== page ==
in that it offers an equivalent conversational experience to users
   who cannot, or do not wish to, use voice.  It therefore meets a
   different set of requirements from other text-based solutions already
   available on IP networks.

   Traditionally, deaf, hard-of-hearing, and speech-impaired people are
   amongst the most prolific users of real-time, conversational, text
   but, because of its interactivity, it is becoming popular amongst
   mainstream users as well.  Real-time text conversation can be
   combined with other conversational media like video or voice.

   This document describes how existing IETF protocols can be used to
   implement a Text-over-IP solution (ToIP).  Therefore, this document
   describes how to use a set of existing components and protocols and
   provides the requirements and rules for that resulting structure,
   which is why it is called a "framework", fitting commonly accepted
   dictionary definitions of that term.

   This ToIP framework is specifically designed to be compatible with
   Voice-over-IP (VoIP), Video-over-IP, and Multimedia-over-IP (MoIP)
   environments.  This ToIP framework also builds upon, and is
   compatible with, the high-level user requirements of deaf, hard-of-
   hearing and speech-impaired users as described in RFC3351 [22].  It
   also meets real-time text requirements of mainstream users.

   ToIP also offers an IP equivalent of analog text telephony services
   as used by deaf, hard-of-hearing, speech-impaired, and mainstream

   The Session Initiation Protocol (SIP) [2] is the protocol of choice
   for control of Multimedia communications and Voice-over-IP (VoIP) in
   particular.  It offers all the necessary control and signalling
   required for the ToIP framework.

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   The Real-Time Transport Protocol (RTP) [3] is the protocol of choice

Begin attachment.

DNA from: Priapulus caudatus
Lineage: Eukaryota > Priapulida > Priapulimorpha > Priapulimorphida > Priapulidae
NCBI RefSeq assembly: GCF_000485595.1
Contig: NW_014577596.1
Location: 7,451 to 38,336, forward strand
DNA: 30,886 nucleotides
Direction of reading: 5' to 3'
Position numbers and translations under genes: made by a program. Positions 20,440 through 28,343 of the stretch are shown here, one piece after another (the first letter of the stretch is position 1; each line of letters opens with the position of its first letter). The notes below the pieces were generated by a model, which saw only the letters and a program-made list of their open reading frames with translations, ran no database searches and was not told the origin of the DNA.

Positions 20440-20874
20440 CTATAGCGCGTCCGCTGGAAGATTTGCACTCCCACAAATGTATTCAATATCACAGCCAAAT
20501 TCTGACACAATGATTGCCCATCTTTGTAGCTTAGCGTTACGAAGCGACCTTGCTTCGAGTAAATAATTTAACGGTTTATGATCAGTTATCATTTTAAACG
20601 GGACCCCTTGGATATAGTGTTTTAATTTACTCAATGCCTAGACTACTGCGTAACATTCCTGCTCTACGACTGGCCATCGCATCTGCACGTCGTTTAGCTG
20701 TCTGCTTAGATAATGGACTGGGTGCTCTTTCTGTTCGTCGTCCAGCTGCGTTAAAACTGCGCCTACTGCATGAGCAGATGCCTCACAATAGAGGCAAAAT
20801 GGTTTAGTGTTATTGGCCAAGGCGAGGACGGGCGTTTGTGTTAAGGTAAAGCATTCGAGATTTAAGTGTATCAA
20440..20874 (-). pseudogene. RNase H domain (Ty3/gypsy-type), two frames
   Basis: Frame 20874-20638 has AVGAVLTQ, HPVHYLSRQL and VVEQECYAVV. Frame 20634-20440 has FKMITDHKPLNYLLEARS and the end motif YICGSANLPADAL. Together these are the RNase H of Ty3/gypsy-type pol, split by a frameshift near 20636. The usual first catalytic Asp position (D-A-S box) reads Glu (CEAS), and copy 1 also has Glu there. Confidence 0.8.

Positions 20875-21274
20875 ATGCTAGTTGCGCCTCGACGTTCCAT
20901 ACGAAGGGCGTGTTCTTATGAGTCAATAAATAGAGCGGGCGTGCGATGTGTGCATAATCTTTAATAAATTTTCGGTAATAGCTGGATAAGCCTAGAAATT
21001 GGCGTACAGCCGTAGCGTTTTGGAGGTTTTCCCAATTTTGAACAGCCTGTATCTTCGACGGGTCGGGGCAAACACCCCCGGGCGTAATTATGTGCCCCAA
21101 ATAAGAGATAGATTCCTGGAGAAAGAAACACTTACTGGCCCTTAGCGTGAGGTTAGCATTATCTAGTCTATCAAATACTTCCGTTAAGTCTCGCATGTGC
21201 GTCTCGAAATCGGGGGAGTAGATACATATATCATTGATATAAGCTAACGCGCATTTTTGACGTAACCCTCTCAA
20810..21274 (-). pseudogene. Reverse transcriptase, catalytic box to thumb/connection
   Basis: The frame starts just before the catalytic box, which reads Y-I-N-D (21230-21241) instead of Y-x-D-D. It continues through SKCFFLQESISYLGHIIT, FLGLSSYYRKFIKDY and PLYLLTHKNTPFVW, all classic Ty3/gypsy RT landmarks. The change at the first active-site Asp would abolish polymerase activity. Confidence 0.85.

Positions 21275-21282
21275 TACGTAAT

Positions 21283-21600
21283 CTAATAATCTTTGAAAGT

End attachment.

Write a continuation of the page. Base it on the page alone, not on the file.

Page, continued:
for real-time data transmission, and its use for real-time text
   payloads is described in RFC 4103 [4].

   This document defines a framework for ToIP to be used either by
   itself or as part of integrated, multi-media services, including
   Total Conversation [5].

2.  Scope

   This document defines a framework for the implementation of real-time
   ToIP, either stand-alone or as a part of multimedia services,
   including Total Conversation [5].  It provides the:

   a. requirements for real-time text;

   b. requirements for ToIP interworking;

   c. description of ToIP implementation using SIP and RTP;

   d. description of ToIP interworking with other text services.

3.  Terminology

   The key words "MUST", "MUST NOT", "REQUIRED", "SHALL", "SHALL NOT",
   "OPTIONAL" in this document are to be interpreted as described in RFC
   2119 [6] and indicate requirement levels for compliant

4.  Definitions

   Audio bridging: a function of an audio media bridge server, gateway,
   or relay service that sends to each destination the combination of
   audio from all participants in a conference, excluding the
   participant(s) at that destination.  At the RTP level, this is an
   instance of the mixer function as defined in RFC 3550 [3].

   Cellular: a telecommunication network that has wireless access and
   can support voice and data services over very large geographical
   areas.  Also called Mobile.

   Full duplex: media is sent independently in both directions.

   Half duplex: media can only be sent in one direction at a time, or if
   an attempt to send information in both directions is made, errors may
   be introduced into the presented media.

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   Interactive text: another term for real-time text, as defined below.

   Real-time text: a term for real-time transmission of text in a
   character-by-character fashion for use in conversational services,
   often as a text equivalent to voice-based conversational services.
   Conversational text is defined in the ITU-T Framework for multimedia
   services, Recommendation F.700 [21].

   Text gateway: a function that transcodes between different forms of
   text transport methods, e.g., between ToIP in IP networks and Baudot
   or ITU-T V.21 text telephony in the PSTN.

   Textphone: also "text telephone".  A terminal device that allows
   end-to-end real-time text communication using analog transmission.  A
   variety of PSTN textphone protocols exists world-wide.  A textphone
   can often be combined with a voice telephone, or include voice
   communication functions for simultaneous or alternating use of text
   and voice in a call.

   Text bridging: a function of the text media bridge server, gateway
   (including transcoding gateways), or relay service analogous to that
   of audio bridging as defined above, except that text is the medium of

   Text relay service: a third-party or intermediary that enables